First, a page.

Braves 2020 Position Ranks: Catcher

Braves 2020 Position Ranks: Catcher

We’re moving right along to catcher in this series after ranking the division’s starting rotations and bullpens on Monday and Wednesday respectively.

2020 NL East Position Rank Series

To remain consistent, here’s a simple disclaimer, for those of you new to the Braves 2020 Position Ranks series…

In this series, we’ll look at each position group one at a time, while ranking all five NL East clubs according to their projected WAR total for each respective position for the 2020 season. We’ll be using 2020 ZiPS projections for all rankings, and all WAR figures will be compiled from FanGraphs. The order of these posts will correspond with each defensive position-number on the field (1: pitcher, 2: catcher, 3: first base… etc.).


2020 NL East Catcher Ranks

Perhaps surprising to some, the NL East has been quite successful at the catcher position over the years. From 2015-19, three of the five teams within the division rank inside the top-half of the majors in team WAR, and over the last three seasons (2017-19), two of those three rank among the top-5 (Braves: 2nd / Marlins: 4th).

For a position that rarely gets much attention — especially on the offensive side — the NL East will enter the 2020 season with a nice selection of offensive-prone catchers that can certainly do damage with the bat.

With today’s position, I’ve decided to go with three catchers per team, given that “catching duos” are far more prevalent in today’s game. Plus, including a third player will allow us to also incorporate each team’s backup or next-in-line minor league catcher (ala the Braves’ situation with Alex Jackson). 


Phillies — 4.5 WAR

  • J. Realmuto — 4.4*
  • A. Knapp — -0.2
  • D. Grullon — 0.3 

*highest projected WAR total on the team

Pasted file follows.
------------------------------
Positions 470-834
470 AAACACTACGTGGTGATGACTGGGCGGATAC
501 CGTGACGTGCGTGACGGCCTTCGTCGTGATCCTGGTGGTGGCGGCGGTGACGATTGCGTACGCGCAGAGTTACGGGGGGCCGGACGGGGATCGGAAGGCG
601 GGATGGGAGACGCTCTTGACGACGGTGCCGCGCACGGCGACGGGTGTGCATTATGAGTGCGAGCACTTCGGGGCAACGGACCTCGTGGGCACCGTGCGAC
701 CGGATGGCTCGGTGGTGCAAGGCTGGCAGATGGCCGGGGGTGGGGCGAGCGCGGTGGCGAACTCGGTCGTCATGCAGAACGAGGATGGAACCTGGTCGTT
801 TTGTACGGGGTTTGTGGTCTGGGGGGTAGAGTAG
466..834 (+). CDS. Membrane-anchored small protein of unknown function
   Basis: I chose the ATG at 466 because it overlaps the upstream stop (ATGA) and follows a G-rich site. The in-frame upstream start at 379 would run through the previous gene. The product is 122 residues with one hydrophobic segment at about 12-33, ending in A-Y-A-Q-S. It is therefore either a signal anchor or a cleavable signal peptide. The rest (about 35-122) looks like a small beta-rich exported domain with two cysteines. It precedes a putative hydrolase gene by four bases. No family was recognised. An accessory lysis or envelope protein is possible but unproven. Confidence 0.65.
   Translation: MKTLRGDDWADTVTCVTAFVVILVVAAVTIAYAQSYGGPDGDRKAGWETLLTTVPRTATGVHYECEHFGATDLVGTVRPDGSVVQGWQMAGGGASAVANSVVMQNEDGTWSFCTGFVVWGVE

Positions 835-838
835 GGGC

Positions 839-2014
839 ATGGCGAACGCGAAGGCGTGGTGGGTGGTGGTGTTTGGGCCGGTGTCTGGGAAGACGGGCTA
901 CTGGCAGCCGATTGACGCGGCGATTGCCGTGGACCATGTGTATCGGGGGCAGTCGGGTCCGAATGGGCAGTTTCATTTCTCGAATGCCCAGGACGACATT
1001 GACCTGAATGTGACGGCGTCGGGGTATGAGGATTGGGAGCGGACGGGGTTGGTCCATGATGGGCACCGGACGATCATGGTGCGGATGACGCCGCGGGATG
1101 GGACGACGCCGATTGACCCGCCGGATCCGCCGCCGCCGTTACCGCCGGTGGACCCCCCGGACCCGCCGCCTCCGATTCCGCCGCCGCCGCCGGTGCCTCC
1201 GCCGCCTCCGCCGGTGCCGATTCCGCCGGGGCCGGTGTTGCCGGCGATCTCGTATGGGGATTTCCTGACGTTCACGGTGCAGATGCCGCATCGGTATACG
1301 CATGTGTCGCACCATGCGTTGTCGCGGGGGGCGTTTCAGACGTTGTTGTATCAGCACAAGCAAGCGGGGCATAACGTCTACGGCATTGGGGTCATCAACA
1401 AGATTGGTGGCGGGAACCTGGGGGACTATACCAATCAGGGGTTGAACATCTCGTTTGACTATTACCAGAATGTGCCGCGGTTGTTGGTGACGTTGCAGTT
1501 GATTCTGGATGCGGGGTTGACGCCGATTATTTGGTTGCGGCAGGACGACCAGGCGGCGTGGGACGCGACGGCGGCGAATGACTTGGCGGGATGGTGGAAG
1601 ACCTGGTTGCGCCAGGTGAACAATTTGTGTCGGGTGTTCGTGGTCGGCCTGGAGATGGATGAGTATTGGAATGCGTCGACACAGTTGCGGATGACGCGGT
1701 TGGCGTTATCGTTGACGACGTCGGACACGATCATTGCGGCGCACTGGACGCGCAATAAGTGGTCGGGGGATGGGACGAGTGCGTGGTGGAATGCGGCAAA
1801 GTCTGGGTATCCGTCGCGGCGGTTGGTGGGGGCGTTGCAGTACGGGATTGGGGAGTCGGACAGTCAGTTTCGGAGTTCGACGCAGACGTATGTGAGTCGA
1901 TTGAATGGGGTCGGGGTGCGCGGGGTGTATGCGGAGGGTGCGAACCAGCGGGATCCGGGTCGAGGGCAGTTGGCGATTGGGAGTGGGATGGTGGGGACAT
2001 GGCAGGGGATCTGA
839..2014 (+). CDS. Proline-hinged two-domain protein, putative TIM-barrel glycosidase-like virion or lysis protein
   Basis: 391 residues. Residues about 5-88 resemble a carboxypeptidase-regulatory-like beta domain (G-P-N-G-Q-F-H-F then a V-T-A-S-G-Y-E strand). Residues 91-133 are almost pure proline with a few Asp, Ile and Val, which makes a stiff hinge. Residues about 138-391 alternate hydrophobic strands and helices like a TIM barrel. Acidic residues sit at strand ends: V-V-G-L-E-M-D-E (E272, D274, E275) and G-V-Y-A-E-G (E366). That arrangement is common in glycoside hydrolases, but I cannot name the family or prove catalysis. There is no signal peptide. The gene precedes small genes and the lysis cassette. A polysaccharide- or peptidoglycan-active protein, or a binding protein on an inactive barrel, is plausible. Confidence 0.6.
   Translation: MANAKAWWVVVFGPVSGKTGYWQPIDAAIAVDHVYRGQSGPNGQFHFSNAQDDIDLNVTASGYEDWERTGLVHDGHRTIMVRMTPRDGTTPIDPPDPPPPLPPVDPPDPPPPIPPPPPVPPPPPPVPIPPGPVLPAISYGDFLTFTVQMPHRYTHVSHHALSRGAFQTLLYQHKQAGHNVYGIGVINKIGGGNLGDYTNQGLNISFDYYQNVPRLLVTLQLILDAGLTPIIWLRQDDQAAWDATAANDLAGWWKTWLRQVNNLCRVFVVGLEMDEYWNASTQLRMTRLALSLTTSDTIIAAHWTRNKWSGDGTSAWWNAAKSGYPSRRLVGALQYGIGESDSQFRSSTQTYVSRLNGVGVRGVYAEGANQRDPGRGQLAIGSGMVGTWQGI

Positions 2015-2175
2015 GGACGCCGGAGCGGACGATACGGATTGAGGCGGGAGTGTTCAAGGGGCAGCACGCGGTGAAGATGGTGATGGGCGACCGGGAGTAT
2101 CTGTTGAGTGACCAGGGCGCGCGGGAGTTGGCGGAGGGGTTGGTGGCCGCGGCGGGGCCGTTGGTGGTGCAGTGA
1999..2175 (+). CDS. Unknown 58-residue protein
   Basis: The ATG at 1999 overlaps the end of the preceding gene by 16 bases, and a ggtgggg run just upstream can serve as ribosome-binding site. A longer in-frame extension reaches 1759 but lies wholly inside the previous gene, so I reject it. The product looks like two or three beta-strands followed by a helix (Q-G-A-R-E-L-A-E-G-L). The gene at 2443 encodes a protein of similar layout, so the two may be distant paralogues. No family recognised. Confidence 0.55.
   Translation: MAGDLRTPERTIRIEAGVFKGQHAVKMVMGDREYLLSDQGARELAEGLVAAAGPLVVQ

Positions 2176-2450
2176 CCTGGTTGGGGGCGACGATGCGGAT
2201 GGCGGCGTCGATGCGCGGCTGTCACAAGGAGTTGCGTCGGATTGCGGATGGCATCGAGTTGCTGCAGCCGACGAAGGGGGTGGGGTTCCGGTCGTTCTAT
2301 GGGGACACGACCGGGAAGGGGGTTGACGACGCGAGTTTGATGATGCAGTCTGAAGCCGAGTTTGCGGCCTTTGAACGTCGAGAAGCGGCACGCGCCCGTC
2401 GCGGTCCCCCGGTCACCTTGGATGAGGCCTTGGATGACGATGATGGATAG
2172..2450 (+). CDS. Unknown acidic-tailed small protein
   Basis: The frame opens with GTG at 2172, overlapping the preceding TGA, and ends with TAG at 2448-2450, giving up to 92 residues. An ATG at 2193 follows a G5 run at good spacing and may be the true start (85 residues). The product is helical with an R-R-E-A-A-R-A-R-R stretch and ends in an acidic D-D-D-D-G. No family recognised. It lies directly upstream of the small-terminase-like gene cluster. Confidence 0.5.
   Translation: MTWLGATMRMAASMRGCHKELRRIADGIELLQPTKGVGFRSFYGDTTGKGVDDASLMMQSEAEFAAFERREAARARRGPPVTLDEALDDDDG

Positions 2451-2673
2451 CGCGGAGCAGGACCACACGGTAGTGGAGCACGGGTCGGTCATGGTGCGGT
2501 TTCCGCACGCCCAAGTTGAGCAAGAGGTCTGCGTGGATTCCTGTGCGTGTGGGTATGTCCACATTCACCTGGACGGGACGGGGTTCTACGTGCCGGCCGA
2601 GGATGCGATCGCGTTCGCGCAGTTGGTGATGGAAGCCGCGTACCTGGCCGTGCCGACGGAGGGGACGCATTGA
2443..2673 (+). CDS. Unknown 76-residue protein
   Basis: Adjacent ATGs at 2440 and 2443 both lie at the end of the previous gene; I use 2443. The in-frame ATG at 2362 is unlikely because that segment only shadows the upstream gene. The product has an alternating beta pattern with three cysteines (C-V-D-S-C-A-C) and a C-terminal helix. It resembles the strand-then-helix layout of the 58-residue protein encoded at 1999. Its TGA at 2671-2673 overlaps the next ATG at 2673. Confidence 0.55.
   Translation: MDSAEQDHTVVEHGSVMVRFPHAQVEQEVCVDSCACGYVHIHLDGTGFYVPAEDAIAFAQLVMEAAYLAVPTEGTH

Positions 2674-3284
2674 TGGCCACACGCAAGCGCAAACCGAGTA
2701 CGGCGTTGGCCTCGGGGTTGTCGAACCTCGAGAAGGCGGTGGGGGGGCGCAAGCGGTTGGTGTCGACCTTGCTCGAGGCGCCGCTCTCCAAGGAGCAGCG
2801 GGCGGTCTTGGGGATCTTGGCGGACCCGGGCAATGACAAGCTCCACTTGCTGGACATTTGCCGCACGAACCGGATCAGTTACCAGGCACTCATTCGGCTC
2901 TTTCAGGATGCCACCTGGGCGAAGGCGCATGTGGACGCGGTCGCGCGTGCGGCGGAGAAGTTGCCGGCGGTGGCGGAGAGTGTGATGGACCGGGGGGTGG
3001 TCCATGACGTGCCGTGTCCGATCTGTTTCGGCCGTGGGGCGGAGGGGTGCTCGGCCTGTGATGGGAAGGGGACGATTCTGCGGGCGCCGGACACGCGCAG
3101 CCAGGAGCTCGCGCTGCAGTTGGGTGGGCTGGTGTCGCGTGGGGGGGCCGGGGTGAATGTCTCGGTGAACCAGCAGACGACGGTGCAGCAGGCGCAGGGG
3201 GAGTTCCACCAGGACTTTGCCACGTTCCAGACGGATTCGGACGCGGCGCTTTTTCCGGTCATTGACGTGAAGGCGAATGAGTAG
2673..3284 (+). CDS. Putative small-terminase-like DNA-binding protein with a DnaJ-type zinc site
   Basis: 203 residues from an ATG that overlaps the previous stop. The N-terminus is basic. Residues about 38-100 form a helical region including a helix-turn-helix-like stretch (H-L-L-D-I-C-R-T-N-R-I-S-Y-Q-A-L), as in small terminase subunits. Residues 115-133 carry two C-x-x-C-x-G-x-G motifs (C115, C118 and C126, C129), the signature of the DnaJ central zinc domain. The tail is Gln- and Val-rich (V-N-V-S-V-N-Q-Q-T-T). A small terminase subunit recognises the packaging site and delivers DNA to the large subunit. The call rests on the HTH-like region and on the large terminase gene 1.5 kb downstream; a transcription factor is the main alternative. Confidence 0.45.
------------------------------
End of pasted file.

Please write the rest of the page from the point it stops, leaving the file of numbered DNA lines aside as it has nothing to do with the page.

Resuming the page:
Not only do the Phillies pace the NL East at catcher, the team’s best player happens to man the position. J.T. Realmuto has averaged 5 WAR in his last three seasons, including a career-high 5.7 WAR in 2019. He likely wowed the Phillies enough in his first year with the team that an extension is almost certainly on its way.

However, it’s essentially a one-man show, meaning the Phils’ success at the position rests solely on the All-Star’s health and performance. Perhaps making matters worse, Philadelphia didn’t bring in anyone else to back him up, deciding to stay with Andrew Knapp as the No. 2.

Knapp hasn’t been much with the bat during his three-year big-league career (.223 AVG / 78 wRC+), but he’s capable of at least holding down the fort in an emergency.

Deivy Grullon, 24, made his MLB debut in 2019 (though only played 4 games) and looks like a player with promise, considering he belted 21 home runs and hit .283 while in Triple-A last season.


Braves — 2.5 WAR 

  • T. d’Arnaud — 1.1
  • T. Flowers — 1.2
  • A. Jackson — 0.2

In one of my favorite moves of this offseason, the Braves finally added some offense to the team’s catcher position by signing free agent Travis d’Arnaud to a 2-year deal.

Over the last several seasons, the Braves have managed to do rather well at catcher, but d’Arnaud alone potentially offers offensive production that took two combined players at the position to achieve in prior seasons. He owns a decent career 97 wRC+ but, when healthy, can produce 15-20 home runs and a strong .250-.260 AVG. Most importantly, he can fight off left-handed pitching, a flavor of pitching Tyler Flowers has altogether stopped hitting.

Flowers isn’t very exciting with the bat other than the occasional fastball he runs into, but in terms of catching a game and doing what needs to be done behind the plate, he’s one of the best in the business.